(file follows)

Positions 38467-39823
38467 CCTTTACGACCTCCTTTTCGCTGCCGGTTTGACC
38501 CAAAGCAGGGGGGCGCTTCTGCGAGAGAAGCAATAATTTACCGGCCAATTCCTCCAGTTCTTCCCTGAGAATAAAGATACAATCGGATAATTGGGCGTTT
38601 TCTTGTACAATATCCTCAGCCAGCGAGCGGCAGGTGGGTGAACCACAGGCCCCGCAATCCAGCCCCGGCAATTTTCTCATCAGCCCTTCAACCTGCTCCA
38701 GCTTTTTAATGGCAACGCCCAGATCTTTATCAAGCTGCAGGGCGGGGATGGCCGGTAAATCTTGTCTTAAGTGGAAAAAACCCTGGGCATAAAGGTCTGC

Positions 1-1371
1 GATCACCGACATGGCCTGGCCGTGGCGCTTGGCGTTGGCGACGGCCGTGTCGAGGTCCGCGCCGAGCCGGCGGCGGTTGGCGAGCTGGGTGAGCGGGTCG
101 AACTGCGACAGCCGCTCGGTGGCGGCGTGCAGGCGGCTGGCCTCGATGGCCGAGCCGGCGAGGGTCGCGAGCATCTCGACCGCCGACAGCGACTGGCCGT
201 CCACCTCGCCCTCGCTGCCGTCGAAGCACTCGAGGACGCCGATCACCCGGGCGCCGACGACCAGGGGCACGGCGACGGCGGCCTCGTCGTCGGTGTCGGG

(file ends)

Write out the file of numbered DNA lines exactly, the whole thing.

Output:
Positions 38467-39823
38467 CCTTTACGACCTCCTTTTCGCTGCCGGTTTGACC
38501 CAAAGCAGGGGGGCGCTTCTGCGAGAGAAGCAATAATTTACCGGCCAATTCCTCCAGTTCTTCCCTGAGAATAAAGATACAATCGGATAATTGGGCGTTT
38601 TCTTGTACAATATCCTCAGCCAGCGAGCGGCAGGTGGGTGAACCACAGGCCCCGCAATCCAGCCCCGGCAATTTTCTCATCAGCCCTTCAACCTGCTCCA
38701 GCTTTTTAATGGCAACGCCCAGATCTTTATCAAGCTGCAGGGCGGGGATGGCCGGTAAATCTTGTCTTAAGTGGAAAAAACCCTGGGCATAAAGGTCTGC

Positions 1-1371
1 GATCACCGACATGGCCTGGCCGTGGCGCTTGGCGTTGGCGACGGCCGTGTCGAGGTCCGCGCCGAGCCGGCGGCGGTTGGCGAGCTGGGTGAGCGGGTCG
101 AACTGCGACAGCCGCTCGGTGGCGGCGTGCAGGCGGCTGGCCTCGATGGCCGAGCCGGCGAGGGTCGCGAGCATCTCGACCGCCGACAGCGACTGGCCGT
201 CCACCTCGCCCTCGCTGCCGTCGAAGCACTCGAGGACGCCGATCACCCGGGCGCCGACGACCAGGGGCACGGCGACGGCGGCCTCGTCGTCGGTGTCGGG